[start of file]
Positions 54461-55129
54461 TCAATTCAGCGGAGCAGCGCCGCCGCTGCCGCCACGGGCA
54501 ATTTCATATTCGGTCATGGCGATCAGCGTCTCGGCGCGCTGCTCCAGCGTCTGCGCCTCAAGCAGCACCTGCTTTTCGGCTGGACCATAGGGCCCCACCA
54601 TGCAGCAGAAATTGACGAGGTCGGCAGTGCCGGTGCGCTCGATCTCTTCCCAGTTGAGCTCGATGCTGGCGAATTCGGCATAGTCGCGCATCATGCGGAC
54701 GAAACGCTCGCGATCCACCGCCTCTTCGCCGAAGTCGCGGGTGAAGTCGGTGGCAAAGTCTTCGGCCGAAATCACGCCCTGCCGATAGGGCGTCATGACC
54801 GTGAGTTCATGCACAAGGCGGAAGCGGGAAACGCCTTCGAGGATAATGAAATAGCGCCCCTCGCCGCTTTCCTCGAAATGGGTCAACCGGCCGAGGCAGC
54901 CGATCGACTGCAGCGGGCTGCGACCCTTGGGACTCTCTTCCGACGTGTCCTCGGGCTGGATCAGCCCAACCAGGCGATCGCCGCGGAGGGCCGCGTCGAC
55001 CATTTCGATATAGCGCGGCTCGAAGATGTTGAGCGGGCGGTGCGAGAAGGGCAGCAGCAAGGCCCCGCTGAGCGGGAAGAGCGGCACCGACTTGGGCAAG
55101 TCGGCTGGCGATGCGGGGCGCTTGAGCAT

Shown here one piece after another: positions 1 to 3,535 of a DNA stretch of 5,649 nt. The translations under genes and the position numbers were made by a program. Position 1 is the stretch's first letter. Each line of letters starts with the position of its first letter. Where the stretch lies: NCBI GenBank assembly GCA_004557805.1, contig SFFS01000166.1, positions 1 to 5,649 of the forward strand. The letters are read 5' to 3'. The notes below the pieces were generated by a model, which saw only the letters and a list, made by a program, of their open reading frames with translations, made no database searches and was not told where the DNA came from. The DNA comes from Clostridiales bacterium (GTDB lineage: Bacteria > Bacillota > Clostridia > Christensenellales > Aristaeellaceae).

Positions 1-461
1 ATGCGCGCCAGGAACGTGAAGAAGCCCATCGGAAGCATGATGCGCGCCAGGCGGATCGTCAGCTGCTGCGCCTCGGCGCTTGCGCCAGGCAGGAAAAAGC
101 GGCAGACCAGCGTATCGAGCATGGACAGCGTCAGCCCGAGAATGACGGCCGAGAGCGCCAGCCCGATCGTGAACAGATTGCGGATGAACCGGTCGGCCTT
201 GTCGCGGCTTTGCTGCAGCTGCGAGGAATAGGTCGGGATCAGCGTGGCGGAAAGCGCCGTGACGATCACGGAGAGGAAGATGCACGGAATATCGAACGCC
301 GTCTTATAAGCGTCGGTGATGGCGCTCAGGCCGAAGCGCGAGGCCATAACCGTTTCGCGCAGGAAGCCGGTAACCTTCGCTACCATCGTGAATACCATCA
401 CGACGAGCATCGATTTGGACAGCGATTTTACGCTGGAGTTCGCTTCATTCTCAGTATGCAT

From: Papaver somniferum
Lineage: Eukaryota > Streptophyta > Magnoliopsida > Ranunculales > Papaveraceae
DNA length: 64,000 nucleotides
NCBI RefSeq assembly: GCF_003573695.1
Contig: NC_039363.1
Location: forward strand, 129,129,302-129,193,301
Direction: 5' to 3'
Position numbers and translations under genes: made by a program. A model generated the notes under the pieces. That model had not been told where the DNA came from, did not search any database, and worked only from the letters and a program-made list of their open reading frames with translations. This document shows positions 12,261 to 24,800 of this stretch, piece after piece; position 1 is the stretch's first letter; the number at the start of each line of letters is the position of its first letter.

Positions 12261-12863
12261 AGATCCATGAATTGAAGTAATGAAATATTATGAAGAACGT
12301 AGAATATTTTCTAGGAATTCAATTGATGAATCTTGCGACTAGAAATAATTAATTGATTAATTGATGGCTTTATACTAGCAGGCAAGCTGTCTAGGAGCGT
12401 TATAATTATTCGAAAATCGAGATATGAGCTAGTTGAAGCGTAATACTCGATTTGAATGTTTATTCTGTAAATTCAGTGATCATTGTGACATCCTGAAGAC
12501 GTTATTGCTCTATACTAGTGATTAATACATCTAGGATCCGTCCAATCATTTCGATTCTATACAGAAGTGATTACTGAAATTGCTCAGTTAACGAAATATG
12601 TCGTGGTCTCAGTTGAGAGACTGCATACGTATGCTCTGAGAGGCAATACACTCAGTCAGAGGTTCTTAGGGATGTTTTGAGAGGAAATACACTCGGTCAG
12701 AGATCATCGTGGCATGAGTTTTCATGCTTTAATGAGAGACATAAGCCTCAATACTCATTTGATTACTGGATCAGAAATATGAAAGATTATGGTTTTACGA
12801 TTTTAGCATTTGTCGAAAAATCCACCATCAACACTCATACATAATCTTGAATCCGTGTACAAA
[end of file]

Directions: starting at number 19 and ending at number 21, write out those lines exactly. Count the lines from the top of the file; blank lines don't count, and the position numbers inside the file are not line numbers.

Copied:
DNA length: 64,000 nucleotides
NCBI RefSeq assembly: GCF_003573695.1
Contig: NC_039363.1